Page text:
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Jayson Tatum and Jaylen Brown’s formidable defense saves the C’s against Pelicans

The Jays combined for 50 points, but it was their defense that closed out a come from behind victory over New Orleans.

New Orleans Pelicans v Boston Celtics Photo by Brian Fluharty/Getty Images

In a league that’s so offensively dominant, Jayson Tatum and Jaylen Brown are sure making headlines on the defensive front.

Known for their prolific scoring, their ability to impact the game on both sides of the ball often gets overlooked. In Monday’s exhilarating come from behind victory over the Pelicans, the Jays persistence on defense was a main contributing factor in the win.

For coach Joe Mazzulla, he embraces hard work and effort on both ends of the court. He’s mentioned on several occasions having a defensive identity is key to the team's success and building culture.

“People need to recognize their well-rounded approach,” said Mazzulla on the Jays. “Jaylen taking on different matchups every game. Both of those guys made a significant difference defending tonight. That’s part of the reason why we are who we are. Those guys buy into defense and aren’t defined just by offense.”

The Pelicans outscored the Celtics 36-25 in the first quarter, shooting 55.6 percent from deep. From there, a shift occurred, this time with the Jays stepping up defensively. Tatum alone had three steals, one block, and ten defensive rebounds. For Brown, he finished with one block, and 11 boards. Together, they combined for a total of 50 points and 21 rebounds.

Defensively, Brown led the Cs with a 115.4 defensive rating, and Tatum second with a rating of 108.6. Together they combined for 58.3 percent of the team’s 62.5 defensive rebounding percentage.

In the second quarter, Boston held the Pelicans to just 24 points, on 2-9 (22.2 percent) from three, and 9-21 (42.9 percent) field goal shooting. The second half was a defensive masterpiece, clamping the Pelicans to just 3-17 three-point shooting (17.6 percent). At the end of the game, New Orleans shot just 1-4 (25 percent) from downtown against Brown.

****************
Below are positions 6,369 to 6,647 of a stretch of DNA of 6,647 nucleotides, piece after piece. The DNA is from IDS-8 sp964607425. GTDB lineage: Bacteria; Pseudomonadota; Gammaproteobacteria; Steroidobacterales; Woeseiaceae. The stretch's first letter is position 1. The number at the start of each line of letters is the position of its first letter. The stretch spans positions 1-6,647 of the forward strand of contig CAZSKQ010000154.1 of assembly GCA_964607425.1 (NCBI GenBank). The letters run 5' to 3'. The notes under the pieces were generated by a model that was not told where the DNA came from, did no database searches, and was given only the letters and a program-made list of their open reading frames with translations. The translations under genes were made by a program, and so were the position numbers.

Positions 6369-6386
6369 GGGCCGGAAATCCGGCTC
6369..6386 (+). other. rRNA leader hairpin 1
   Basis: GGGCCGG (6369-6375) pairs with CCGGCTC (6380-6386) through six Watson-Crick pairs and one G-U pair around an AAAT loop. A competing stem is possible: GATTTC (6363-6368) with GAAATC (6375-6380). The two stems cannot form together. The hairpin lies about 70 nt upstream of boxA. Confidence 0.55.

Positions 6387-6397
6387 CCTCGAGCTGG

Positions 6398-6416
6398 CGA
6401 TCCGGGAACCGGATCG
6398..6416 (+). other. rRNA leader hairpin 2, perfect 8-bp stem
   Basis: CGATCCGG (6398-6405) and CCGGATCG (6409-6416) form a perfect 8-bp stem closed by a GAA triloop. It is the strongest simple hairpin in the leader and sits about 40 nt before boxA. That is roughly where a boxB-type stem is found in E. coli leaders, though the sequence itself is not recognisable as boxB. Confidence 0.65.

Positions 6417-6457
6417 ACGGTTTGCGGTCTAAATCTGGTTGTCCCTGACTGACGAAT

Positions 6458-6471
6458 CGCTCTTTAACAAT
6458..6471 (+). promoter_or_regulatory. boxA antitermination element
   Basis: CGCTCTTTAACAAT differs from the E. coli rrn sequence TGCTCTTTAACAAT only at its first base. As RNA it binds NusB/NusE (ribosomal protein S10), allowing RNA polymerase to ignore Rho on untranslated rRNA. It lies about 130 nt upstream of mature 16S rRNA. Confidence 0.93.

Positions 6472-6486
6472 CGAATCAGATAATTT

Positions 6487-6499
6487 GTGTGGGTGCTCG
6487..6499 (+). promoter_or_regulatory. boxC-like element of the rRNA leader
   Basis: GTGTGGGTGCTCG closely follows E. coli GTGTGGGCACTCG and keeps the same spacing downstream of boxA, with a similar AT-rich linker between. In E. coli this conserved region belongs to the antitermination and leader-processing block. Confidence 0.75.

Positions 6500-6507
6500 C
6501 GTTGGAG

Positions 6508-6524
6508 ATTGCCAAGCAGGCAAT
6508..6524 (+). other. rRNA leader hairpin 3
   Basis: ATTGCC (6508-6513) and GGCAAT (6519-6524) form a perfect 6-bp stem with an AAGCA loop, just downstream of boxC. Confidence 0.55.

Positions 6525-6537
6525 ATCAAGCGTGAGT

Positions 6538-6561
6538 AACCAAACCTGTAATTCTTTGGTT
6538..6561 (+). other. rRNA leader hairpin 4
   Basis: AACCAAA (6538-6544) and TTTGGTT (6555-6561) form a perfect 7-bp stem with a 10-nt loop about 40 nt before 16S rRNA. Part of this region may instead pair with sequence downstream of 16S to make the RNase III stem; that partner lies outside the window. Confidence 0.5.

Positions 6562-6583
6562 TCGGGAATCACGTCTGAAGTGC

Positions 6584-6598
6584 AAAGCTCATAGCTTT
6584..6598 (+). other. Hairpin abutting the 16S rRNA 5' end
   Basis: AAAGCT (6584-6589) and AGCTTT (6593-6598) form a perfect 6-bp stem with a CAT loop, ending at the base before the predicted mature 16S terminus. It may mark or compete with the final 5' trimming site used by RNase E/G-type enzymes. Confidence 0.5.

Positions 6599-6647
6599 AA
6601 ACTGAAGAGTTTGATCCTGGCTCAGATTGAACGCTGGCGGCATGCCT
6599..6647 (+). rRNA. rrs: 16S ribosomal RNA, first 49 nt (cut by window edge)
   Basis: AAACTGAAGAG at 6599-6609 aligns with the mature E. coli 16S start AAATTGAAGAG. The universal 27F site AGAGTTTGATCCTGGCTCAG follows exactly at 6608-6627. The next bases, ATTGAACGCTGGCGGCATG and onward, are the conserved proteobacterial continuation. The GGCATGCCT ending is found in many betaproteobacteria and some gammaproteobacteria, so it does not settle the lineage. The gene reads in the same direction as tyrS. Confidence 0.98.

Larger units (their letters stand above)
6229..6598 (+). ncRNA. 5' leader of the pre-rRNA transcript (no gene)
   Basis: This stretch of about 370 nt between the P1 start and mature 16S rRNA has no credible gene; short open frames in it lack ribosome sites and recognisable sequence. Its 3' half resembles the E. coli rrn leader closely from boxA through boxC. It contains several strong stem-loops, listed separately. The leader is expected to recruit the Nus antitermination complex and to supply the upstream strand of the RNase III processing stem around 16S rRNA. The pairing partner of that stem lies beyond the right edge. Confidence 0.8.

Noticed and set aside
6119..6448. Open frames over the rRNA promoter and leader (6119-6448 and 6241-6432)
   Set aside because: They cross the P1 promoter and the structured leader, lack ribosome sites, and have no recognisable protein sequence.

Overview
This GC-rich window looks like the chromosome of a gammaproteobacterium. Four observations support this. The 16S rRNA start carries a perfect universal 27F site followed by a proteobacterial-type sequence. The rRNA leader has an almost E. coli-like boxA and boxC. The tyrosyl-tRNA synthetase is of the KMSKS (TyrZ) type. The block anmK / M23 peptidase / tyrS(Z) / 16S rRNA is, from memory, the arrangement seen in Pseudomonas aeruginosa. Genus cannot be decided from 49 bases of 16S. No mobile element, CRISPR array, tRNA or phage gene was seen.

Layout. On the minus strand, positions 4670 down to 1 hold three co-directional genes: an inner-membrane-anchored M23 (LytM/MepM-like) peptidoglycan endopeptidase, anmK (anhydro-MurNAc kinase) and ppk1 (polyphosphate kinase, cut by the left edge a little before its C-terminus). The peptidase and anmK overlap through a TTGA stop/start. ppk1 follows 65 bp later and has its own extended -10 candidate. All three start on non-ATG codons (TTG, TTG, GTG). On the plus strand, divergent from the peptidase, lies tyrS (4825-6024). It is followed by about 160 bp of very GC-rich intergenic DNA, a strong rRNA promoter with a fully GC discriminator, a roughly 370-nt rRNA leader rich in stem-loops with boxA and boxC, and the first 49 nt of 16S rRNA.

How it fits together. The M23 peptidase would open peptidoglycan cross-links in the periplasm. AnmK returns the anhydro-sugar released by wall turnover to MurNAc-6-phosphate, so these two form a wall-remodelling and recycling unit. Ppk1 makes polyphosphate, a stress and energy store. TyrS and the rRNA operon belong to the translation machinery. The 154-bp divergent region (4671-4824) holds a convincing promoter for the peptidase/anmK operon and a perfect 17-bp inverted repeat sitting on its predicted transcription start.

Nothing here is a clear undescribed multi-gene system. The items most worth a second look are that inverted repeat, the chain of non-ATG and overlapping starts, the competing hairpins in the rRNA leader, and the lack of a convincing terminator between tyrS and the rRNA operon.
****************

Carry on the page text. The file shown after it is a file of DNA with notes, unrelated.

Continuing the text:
“I thought the momentum changed for us in the second quarter,” said Mazzulla. “When we finally started to defend, gave up a 24-point quarter. Loved the process of the shots that we got in the second quarter. We can’t be defined by a result. So, if we’re going to only play, only feel good about ourselves when the ball’s going in, then that’s a recipe for short-term success.”

It all started with Tatum’s block on C.J. McCollum’s driving floater. The Celtics star was remarkable aggressively defending the perimeter while crashing the defensive boards. He finished the night with 5 deflections alone.

For Tatum, the final five minutes of defensive brilliance was a game changer for Boston. Able to close out the game, he earned some Tommy Points for his hustle against Brandon Ingram, which ultimately led to the dunk in transition over Dyson Daniels.

The next play up 101-98, Tatum was able to execute the close out defensively on Ingram. From there, JB grabbed the one-handed defensive rebound, and sent the outlet pass to Tatum on the other side of the court.

Between the two Jays, they had a combined five loose balls recoveries, including three defensively. We can talk about how the offensive saved the game, but in reality, it was the small defensive efforts that turned into offensive opportunities.

As for Brown, there’s a standard of excellence he and the organization hold every night, despite the mental and physical fatigue players often face around this time of the year.

“It’s all strength of mind,” Brown said. “It’s coming out and trying to be the best version of yourself. Regardless of how you personally feel, there’s certain things that we can’t give up: effort, defensive intensity, and playing the right way.”

With nine total defensive rebounds, the wingman displayed incredible versatility defending the perimeter and dropping back to crash the boards. Down 87-81, he grabbed a crucial rebound off Zion Williamson’s missed three-pointer that turned into a Derrick White bank shot on the other end.

With no margin for error, the C’s clawed their way back from a 17-point deficit. Tatum, who was all over the court, played the passing lanes beautifully. Boston ended up with 15 fast break points, and 11 points off turnovers. Here is another example of Tatum turning defensive into offensive opportunities in transition:

“We had to make a series of plays. We had to play tougher, play with more pace and things like that,” said Tatum post-game.

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